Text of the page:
In an otherwise interesting article about the decades of friendship between Israel and Iran that preceded the subsequent three decades of hostility, Oren concludes with an interesting analysis of America's increasing antipathy toward the Iranian regime and its maneuvers:
Even more than the Israelis, the Americans are close to the boiling point vis-a-vis Iran, more because of its actions in Iraq than its nuclear efforts. Secretary of Defense Leon Panetta and Joint Chiefs of Staff Chairman Gen. Martin Dempsey issued warnings in this direction this week at a congressional hearing. On that very day - which was also the day that Gantz appeared in the Knesset - the head of the ruling Military Council in Egypt, Mohamed Hussein Tantawi, hosted American Gen. James Mattis, head of CENTCOM, the U.S. Central Command, which covers Egypt and Iran, Iraq and Jordan, Syria and Lebanon.
It will not come as a surprise if in the coming weeks, in response to the incrimination of the Revolutionary Guards for a large attack on the American forces pulling out of Iraq, the Americans will land a warning blow on an Iranian target. The table is wobbling and some of the options are in fact under it.
Quite simply it's evident, even to the Obama administration, that the clerical regime did not respond to the president's overtures to dialogue, his "extension of an open hand," when he came into office. More and more it appears a mistake for the Obama administration not to voice support for Iran's Green movement, crushed by the regime in 2009. Secretary of State Clinton recently said, in defense of the administration's silence, that that had been according to the wishes of the Green movement's leaders. Perhaps this is so. And yet here we are.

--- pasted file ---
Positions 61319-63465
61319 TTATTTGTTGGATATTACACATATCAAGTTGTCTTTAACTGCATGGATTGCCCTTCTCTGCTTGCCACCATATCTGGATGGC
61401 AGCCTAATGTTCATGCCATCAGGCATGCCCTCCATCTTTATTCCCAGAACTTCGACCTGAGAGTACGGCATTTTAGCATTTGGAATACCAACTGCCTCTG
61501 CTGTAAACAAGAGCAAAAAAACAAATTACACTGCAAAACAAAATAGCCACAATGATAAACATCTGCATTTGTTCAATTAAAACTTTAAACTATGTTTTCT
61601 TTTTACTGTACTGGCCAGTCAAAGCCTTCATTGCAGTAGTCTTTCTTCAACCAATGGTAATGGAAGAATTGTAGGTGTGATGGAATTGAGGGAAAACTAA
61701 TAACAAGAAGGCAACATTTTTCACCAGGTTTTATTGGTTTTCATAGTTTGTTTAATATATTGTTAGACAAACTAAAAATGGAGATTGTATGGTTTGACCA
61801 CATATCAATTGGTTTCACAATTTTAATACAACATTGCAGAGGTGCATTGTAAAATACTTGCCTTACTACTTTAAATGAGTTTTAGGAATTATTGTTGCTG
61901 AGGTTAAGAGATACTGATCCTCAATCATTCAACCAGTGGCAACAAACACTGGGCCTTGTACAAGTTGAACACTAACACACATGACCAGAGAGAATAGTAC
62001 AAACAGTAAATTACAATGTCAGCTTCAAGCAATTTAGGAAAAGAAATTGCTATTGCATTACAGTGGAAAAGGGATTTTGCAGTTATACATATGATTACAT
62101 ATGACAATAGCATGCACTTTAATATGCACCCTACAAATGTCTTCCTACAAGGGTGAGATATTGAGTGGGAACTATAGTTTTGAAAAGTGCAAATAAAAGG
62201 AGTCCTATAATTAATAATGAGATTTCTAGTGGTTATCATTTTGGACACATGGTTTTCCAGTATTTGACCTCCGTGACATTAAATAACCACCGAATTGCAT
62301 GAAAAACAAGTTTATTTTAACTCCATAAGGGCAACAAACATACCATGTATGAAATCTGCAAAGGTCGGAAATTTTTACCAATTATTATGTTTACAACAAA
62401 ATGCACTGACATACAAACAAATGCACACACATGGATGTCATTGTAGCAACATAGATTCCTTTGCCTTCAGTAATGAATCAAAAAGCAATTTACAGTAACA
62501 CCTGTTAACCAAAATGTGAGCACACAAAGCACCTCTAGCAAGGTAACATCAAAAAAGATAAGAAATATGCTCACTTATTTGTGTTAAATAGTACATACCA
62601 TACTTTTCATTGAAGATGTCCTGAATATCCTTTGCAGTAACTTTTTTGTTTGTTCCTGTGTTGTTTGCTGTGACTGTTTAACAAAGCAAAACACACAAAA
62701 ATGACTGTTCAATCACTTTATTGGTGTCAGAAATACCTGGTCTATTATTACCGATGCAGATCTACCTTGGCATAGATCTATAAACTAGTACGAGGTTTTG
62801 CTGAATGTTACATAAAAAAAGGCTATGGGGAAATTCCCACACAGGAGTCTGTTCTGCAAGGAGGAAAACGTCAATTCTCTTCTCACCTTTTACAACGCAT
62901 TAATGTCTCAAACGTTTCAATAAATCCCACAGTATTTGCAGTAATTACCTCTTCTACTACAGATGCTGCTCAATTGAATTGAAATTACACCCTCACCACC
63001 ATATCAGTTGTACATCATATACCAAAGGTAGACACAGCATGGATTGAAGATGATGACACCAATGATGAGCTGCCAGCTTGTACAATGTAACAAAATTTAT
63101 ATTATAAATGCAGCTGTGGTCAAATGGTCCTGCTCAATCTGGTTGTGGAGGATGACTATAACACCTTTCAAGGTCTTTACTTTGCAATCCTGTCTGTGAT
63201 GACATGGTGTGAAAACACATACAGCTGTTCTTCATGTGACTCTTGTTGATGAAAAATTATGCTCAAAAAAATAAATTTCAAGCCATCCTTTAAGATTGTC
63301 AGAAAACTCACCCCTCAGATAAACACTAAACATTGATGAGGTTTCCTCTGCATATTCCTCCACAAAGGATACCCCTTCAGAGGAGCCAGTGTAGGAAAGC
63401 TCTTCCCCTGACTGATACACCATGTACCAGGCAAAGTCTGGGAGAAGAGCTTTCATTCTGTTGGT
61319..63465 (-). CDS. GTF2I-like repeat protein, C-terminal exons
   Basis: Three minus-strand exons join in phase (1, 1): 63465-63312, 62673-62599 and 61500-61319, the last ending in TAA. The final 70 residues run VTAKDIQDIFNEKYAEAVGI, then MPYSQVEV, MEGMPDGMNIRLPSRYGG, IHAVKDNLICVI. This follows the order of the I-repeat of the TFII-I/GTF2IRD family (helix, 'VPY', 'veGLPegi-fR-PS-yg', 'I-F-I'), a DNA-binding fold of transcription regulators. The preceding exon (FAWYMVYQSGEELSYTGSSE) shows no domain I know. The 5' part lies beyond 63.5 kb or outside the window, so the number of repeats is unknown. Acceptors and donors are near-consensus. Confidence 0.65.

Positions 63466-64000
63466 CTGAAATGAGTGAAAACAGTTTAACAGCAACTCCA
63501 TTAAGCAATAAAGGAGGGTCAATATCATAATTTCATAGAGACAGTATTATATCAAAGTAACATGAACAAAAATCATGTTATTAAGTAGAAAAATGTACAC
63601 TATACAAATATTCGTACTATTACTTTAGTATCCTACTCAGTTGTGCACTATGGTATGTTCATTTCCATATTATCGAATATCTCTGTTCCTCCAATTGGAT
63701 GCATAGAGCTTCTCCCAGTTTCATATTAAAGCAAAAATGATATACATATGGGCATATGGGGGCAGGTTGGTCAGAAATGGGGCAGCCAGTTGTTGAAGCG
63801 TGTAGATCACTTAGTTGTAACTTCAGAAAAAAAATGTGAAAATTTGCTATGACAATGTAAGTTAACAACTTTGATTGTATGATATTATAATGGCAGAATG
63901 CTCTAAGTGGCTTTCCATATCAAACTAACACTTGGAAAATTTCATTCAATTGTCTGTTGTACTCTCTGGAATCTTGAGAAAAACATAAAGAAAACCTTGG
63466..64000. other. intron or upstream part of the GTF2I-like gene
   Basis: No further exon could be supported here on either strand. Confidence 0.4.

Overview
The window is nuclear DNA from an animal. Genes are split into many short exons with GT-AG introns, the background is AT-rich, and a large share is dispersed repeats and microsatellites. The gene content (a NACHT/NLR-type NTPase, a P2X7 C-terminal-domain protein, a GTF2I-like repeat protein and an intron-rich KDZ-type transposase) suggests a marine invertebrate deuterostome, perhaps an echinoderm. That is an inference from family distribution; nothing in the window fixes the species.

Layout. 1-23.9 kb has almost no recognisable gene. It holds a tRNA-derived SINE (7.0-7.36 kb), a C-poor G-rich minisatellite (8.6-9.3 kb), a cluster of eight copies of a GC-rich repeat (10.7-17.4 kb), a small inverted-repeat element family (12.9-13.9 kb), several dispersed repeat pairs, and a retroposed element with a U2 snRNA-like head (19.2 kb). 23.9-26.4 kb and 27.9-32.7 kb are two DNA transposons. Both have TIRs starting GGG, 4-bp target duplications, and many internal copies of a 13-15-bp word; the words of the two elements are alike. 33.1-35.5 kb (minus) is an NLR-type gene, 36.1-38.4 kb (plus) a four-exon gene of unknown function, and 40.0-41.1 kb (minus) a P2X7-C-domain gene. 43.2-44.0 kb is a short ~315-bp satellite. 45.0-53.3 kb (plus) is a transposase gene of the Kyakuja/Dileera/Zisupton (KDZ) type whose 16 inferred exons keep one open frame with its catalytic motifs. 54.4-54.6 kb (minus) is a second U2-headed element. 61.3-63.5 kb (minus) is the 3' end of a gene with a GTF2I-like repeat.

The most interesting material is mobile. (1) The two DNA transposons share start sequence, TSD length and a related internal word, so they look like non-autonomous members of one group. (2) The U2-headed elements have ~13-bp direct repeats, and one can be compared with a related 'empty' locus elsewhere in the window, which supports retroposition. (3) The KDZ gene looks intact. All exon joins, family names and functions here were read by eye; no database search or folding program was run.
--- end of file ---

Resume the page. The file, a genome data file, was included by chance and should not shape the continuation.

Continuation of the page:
Read the whole article HERE, and do read to the end. For Americans, Oren has buried his lede.
Update: On reflection, regarding Oren’s depiction of Americans being at the boiling point, I’m sure Martin Dempsey and Leon Panetta are people who weigh and calculate matters. US use of force is not undertaken lightly, nor without contemplation. Nonetheless, Oren’s piece makes interesting reading.